Many stories put their main characters through an uncomfortable period of disempowerment so the audience can watch them overcome it. But when creating these sequences, storytellers can struggle with character agency. After all, if the character is making choices that affect the plot, doesn’t that mean they’re empowered? Actually no, it doesn’t have to. The tool that storytellers use to create empowerment and disempowerment is proactivity. While a proactive character probably has more agency, a reactive character can still have it. Let’s compare two stories to examine how they use proactivity to set the tone while preserving character agency.
When the movie opens, Neo is a very reactive character. This is designed to strengthen the movie’s theme: Neo is Alice from Alice in Wonderland, tumbling down the rabbit hole toward a new world. Accordingly, Neo has no idea what’s happening and little control over it. Other people are the big actors, and he’s caught between them.
However, the Wachowski sisters didn’t just leave Neo to be strung along or captured without his input. They gave him agency by inserting key decision points that alter the plot. Let’s look at how they did that.
In the first scene with Neo, he wakes up to see some mysterious writing appear on his computer. It tells him to follow the white rabbit. He’s not sure if he dreamed it, but right after, a group stops by and invites him to a club. One of the women has a white rabbit tattoo, so Neo agrees to go with them.
Previously, I said that if a character does what they are told, they have no agency. However, this is an exception, because following these directions is the farthest thing from a no-brainer. It’s not a knowledgeable mentor telling Neo what to do; it’s a mysterious presence that may not be real, let alone trustworthy. Plus, Neo says no to the invitation at first, then changes his mind after seeing the tattoo. This emphasizes that he doesn’t have to follow the directions; it’s his personal decision.
Later, Neo has his first brush with agents. Again, a mysterious entity (Morpheus) contacts him and tells him what to do to escape. But this time, Neo’s not happy with the directions – they’re too dangerous. So Morpheus simply tells Neo that he has a choice: risk climbing to a scaffold on the exterior of his office building or get caught by the agents. Neo’s options are limited, but he still has them. This is much like the famous scene where Morpheus offers Neo a choice between a red pill or a blue one. Neo can take the red pill to continue his wild journey or the blue pill to cut it short.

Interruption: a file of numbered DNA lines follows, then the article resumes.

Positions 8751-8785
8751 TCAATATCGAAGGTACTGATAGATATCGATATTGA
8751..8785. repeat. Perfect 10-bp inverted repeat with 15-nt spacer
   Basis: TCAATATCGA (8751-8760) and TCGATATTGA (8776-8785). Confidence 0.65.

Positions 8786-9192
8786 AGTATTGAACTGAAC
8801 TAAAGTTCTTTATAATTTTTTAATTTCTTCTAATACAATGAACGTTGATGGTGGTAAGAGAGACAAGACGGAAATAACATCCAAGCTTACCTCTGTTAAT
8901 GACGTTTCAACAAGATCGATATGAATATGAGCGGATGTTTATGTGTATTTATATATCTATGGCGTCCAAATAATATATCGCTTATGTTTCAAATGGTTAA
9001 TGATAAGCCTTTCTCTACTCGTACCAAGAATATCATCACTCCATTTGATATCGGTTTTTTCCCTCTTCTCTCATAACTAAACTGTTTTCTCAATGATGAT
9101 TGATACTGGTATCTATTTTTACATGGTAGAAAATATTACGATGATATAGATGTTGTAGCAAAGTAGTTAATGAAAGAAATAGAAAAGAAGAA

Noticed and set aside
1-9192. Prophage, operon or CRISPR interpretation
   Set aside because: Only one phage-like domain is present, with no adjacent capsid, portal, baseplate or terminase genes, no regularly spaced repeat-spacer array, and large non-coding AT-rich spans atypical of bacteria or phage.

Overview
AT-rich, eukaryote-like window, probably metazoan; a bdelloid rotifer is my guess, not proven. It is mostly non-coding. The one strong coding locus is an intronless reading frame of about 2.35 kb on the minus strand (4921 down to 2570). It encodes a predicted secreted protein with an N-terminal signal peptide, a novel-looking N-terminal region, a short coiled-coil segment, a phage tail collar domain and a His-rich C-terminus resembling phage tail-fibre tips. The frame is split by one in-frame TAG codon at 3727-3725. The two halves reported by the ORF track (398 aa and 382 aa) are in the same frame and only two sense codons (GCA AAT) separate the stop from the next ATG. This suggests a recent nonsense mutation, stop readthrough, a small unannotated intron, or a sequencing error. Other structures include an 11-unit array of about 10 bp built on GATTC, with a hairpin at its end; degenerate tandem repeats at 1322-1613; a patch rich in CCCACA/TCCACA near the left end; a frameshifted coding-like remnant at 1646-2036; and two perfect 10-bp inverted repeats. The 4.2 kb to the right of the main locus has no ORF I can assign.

It’s also worth noting how important these decisions are for characterization. Neo doesn’t say a lot, so without these choices, we wouldn’t know much about him. His decision to follow the white rabbit and take the red pill tells us that he’s desperate for a change in his life. However, because he chooses to be captured by the agents, we also know he isn’t so desperate that he’s suicidal. This cautious decision also creates a great contrast with the actions he takes later.
After taking the red pill, Neo goes through a series of training sequences that educate both him and viewers about the world and prepare him for heroism. These are slower scenes with low stakes, but their entertainment value is boosted by the novelty of encountering the new world for the first time.
Then the plot ramps back up again. Team Good goes into the Matrix to bring Neo to see the Oracle, but during the trip, Morpheus is captured. Since it’s only a matter of time before the agents extract vital security information from Morpheus, Team Good feels their only option is to kill Morpheus first.
At this point, Neo makes a sudden change from reactive to proactive. He tells his crewmates to leave Morpheus alive, because Neo is certain that he can save him. No one asks Neo to make a choice here; if he simply does nothing, Morpheus will die. Neo’s decision to head back into the Matrix is his own idea, of his own volition. After that, he continues his proactive streak by planning the rescue mission, asking to be equipped with lots of guns.